William Withering

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William Withering
Withering at the thermal springs of Caldas da Rainha in Portugal

William Withering (born March 28, 1741 in Wellington, Shropshire , † October 6, 1799 in Larches near Birmingham ) was a British botanist and doctor. He discovered the medicinal effects of digitalis glycosides . Its official botanical author abbreviation is “ With. "


William Withering, the son of a pharmacist, studied medicine at the University of Edinburgh from 1762 to 1767 , and then worked as a country doctor in Stafford, then in Birmingham, where he made a name for himself as a doctor and scholar from 1775, and at the Birmingham General from 1779 Hospital . According to his own testimony, he became aware of the therapeutic effect of foxglove in "dropsy" (German also Gewebswassersucht , Engl. Dropsy ) when he was asked in 1775 for his opinion on a home remedy that an old herbalist woman successfully used for this disease . Withering found out that the only active substance in the recipe was the red foxglove leaves ( Digitalis purpurea ), which were prepared as an infusion . From 1775 to 1784 Withering systematically examined the diuretic (urinary flow-increasing) effectiveness of the ingredients of various parts of the foxglove plant in over 160 patients with different forms of dropsy. These exemplary careful, unbiased and systematic therapeutic studies make Withering the founder of modern clinical pharmacology and evidence-based medicine. He was the first to make a clear distinction between therapeutic (diuresis) and toxic (vomiting, diarrhea, visual disturbances) doses of digitalis. He also noticed that the herbal toxin accumulated in the patient's body because the effect increased when administered over a longer period of time. However, Withering has not yet recognized the connection between the diuretic effect of digitalis and its effect on heart function. He localized the main effect in the kidneys, even though he was aware of the effects of digitalis on the heart rate. Later research has confirmed many of Withering's conclusions.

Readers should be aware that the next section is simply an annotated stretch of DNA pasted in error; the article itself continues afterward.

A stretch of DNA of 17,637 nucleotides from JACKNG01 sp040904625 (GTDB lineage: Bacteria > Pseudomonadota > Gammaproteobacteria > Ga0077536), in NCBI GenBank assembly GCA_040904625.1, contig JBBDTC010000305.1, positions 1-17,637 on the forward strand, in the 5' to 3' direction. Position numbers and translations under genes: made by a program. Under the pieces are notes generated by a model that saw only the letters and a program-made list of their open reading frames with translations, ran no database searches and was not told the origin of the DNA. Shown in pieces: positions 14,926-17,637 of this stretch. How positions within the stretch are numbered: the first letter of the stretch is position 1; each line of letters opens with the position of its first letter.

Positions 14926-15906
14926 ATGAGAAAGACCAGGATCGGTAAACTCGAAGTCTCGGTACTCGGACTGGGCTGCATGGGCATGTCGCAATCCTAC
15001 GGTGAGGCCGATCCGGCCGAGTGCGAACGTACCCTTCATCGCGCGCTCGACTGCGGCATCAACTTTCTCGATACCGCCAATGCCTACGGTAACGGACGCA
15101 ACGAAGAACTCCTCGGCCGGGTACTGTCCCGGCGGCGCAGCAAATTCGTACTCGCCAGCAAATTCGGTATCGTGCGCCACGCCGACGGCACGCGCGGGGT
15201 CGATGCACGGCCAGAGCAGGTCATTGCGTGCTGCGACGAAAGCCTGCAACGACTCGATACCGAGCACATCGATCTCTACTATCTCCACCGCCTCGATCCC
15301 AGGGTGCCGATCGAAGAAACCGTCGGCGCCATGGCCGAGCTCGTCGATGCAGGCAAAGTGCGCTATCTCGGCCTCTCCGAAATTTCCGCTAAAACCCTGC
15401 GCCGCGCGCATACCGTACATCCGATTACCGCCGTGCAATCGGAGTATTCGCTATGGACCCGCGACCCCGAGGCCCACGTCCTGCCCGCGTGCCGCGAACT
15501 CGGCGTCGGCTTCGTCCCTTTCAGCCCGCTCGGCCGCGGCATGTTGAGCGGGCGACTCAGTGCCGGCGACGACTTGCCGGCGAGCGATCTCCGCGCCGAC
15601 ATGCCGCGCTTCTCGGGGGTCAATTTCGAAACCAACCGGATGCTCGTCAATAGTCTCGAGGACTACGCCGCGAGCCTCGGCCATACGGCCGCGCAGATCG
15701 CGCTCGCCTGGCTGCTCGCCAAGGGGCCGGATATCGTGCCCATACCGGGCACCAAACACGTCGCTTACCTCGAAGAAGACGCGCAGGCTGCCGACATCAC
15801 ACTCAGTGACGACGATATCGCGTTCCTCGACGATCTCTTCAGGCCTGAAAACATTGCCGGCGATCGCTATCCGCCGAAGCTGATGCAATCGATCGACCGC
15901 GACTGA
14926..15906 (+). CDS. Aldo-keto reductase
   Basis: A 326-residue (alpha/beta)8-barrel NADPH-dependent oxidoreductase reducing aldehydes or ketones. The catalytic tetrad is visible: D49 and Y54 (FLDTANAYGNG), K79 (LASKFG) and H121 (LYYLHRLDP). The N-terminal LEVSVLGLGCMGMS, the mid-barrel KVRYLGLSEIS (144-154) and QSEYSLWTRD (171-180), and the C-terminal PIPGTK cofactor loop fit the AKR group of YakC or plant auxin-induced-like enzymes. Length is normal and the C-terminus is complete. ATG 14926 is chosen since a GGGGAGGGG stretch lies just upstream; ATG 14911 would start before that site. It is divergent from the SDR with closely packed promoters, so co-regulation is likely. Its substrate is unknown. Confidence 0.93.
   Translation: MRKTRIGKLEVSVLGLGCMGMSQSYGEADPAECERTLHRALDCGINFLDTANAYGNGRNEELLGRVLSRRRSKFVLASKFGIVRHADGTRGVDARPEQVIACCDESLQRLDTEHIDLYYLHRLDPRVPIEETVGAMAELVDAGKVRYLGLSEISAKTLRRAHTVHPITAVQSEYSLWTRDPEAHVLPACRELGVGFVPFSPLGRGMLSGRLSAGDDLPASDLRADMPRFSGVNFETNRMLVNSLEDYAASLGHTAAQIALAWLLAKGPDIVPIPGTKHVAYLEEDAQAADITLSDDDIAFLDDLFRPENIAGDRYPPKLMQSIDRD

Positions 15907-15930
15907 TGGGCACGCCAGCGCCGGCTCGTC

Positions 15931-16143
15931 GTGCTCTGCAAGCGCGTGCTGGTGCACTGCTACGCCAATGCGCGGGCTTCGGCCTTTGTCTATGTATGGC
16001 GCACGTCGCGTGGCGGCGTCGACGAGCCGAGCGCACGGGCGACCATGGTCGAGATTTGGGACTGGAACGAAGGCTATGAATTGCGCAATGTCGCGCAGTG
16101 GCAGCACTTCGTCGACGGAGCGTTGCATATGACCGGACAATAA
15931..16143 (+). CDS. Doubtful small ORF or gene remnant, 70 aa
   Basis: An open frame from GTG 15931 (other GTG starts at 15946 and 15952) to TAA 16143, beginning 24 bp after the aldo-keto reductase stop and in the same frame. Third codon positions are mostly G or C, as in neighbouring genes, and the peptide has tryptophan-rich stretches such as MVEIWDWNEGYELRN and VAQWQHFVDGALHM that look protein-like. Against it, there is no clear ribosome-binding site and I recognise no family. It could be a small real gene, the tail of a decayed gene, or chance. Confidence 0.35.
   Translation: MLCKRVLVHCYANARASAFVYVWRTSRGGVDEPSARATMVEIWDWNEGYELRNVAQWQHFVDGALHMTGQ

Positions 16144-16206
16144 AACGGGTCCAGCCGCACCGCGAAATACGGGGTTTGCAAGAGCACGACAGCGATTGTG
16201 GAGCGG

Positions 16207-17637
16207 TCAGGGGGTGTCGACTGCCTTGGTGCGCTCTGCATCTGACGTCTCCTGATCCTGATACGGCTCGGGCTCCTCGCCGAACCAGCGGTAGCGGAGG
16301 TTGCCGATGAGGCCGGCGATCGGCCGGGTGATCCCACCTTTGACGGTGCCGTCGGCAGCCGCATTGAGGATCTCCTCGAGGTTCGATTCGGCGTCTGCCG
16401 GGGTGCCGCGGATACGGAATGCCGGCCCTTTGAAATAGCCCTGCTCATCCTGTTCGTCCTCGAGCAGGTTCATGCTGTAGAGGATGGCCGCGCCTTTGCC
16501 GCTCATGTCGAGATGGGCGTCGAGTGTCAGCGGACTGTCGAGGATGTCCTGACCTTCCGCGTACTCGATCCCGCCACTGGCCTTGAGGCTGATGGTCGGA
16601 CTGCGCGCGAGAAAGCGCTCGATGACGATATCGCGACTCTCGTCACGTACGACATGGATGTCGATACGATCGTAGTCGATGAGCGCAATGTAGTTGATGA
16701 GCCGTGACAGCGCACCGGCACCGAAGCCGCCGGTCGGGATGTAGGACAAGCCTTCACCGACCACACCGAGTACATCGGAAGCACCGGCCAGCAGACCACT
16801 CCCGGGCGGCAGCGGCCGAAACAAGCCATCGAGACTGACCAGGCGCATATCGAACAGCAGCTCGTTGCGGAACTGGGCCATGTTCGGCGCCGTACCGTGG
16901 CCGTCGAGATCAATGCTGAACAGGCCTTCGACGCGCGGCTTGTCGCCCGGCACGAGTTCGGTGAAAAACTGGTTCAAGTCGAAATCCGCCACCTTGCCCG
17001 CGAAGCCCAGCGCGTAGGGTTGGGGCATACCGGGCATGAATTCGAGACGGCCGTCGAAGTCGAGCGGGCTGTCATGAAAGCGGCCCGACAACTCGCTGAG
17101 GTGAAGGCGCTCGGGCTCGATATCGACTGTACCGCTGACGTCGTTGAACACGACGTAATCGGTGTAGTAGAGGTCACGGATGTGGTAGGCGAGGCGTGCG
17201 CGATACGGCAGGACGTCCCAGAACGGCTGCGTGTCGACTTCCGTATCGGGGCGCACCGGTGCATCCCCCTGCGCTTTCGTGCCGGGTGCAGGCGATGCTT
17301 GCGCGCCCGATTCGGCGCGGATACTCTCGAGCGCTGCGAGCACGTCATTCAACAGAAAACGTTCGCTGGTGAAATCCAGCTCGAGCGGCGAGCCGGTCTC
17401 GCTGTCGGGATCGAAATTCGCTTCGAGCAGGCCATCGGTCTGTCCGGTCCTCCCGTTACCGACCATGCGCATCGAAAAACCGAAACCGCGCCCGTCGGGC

In addition to his medical work, Withering published a book on British flora, which was printed in many editions. He also did pioneering work in the identification of mushrooms .


He discovered the barium mineral Witherite, named after him .

In 1785 he was elected as a member ("Fellow") in the Royal Society .

After him, the genus Witheringia is L'Hér. named from the nightshade family (Solanaceae).


  • A botanical arrangement of all the vegetables naturally growing in Great Britain . 1776 (numerous other editions with changing titles).
  • An account of the foxglove, and some of its medical uses: with practical remarks on dropsy, and other diseases . Birmingham 1785 (digitized version)
  • Christian Friedrich Michaelis (translator). Wilhelm Withering's treatise on the red thimble and its application in practical medicine, especially in dropsy and some other diseases. JG Müller, Leipzig 1786 (digitized) (digitized)



  1. Jean Marie Pelt: The secrets of medicinal plants. Verlag Knesebeck, Munich 2005, ISBN 3-89660-291-8 , pp. 106ff.
  2. entry on withing; William (1741-1799); Physician, Botanist and Mineralogist in the Archives of the Royal Society , London .
  3. Lotte Burkhardt: Directory of eponymous plant names - Extended Edition. Part I and II. Botanic Garden and Botanical Museum Berlin , Freie Universität Berlin , Berlin 2018, ISBN 978-3-946292-26-5 doi: 10.3372 / epolist2018 .

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